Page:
De Blasio Smooths Over Rift With Mark-Viverito, But Keeps Distance From Cuomo

Gov. Andrew Cuomo, his girlfriend Sandra Lee, Mayor Bill de Blasio and New York City Council Speaker Melissa Mark-Viverito. (Photo by Mark Lennihan-Pool/Getty Images)

Gov. Andrew Cuomo, his girlfriend Sandra Lee, Mayor Bill de Blasio and New York City Council Speaker Melissa Mark-Viverito. (Photo by Mark Lennihan-Pool/Getty Images) Mark Lennihan-Pool/Getty Images

Days after City Council Speaker Melissa Mark-Viverito offered a unusual, sharp rebuke of Mayor Bill de Blasio, the two appeared today at the Museum of Natural History today to tout the growth of their municipal ID program, trading whispers, a couple of laughs, and carefully phrased statements about their “honest, respectful relationship.”

If that sounds different from how Mr. de Blasio has progressed on from a different disagreement—or series of disagreements—with Gov. Andrew Cuomo, that’s because it is, at least according to Mr. de Blasio.

“Have you heard of the concept of apples and oranges?” Mr. de Blasio asked a reporter who wondered whether the two recent rifts had taught him anything about consensus-building.

Apples and oranges or not, Ms. Mark-Viverito’s harsh words for Mr. de Blasio—she ripped into the mayor for downplaying the role she and the Council played in a deal with Uber, which Mr. de Blasio was trying to spin as a win for himself despite his agreement to drop the cap on the company’s service he had demanded—came at a difficult time for him. After months of backing the mayor on many issues, Ms. Mark-Viverito’s decision to reassert her independence came not long after Mr. de Blasio’s ongoing feud with Gov. Andrew Cuomo exploded into the public eye with Mr. de Blasio’s public accusations of vindictive behavior from Albany.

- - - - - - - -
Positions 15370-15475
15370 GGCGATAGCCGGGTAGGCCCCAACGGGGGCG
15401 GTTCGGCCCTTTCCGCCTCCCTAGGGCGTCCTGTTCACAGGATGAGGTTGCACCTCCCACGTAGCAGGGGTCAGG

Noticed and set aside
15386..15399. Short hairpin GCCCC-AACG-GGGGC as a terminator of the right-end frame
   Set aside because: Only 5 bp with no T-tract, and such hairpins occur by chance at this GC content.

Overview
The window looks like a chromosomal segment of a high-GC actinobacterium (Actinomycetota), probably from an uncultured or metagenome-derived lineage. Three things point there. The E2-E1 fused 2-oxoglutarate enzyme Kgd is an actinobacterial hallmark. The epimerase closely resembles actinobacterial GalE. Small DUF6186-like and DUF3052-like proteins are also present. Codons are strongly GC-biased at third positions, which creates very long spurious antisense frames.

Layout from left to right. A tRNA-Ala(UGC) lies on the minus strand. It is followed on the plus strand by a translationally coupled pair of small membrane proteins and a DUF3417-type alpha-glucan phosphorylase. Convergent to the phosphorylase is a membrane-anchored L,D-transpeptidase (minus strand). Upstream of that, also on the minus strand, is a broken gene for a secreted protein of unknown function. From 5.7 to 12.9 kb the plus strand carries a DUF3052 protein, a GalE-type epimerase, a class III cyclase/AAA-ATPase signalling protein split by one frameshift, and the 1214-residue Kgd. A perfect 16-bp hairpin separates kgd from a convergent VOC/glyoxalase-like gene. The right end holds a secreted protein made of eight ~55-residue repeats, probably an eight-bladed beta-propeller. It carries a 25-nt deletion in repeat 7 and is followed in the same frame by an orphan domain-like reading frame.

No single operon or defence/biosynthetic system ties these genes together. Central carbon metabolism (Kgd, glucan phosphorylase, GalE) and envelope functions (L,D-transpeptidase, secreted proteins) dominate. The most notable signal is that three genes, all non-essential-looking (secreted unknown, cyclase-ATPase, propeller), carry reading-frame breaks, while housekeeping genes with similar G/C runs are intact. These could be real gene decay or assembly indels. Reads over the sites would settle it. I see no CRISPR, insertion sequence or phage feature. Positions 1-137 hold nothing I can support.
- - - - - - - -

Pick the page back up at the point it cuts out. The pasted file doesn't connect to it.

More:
But Mr. de Blasio today rejected the notion there was something to learn about consensus-building after the two very public, but very different spats.

“The speaker and I have worked shoulder-to-shoulder now for a year-and-a-half, and have agreed on the vast majority of issues. It’s been a respectful, honest relationship,” Mr. de Blasio said. “Clearly I respect the City Council: I spent eight years of my life as a member of the City Council, and I understand in all matters before the city council they’re going to make choices about their own agenda.”

If that relationship is the apple, then what of the orange?

“The situation I referred to with the governor is a very different reality, based on different experiences,” Mr. de Blasio said.

Today, the anger evident in Ms. Mark-Viverito’s voice last week—when she implied on Twitter perhaps sexism was to blame for her getting little credit for the Uber deal, and when she insisted that it was up to the Council, not the mayor, whether the cap would be back on the table—was gone, though she wasn’t overly effusive when she discussed her relationship with the mayor.

“Effective government and effective governance is being able to collaborate and being able to be clear about your positions, and so the mayor and I have a good working relationship, and it’s always in the best interest of New York City for that to happen,” Ms. Mark-Viverito said.

There are many, many differences between the mayor’s relationship with Ms. Mark-Viverito and with Mr. Cuomo. Though the Council is meant to be a check on the mayor, the body has rarely disagreed with Mr. de Blasio under Ms. Mark-Viverito’s leadership—the mayor has not vetoed a single bill.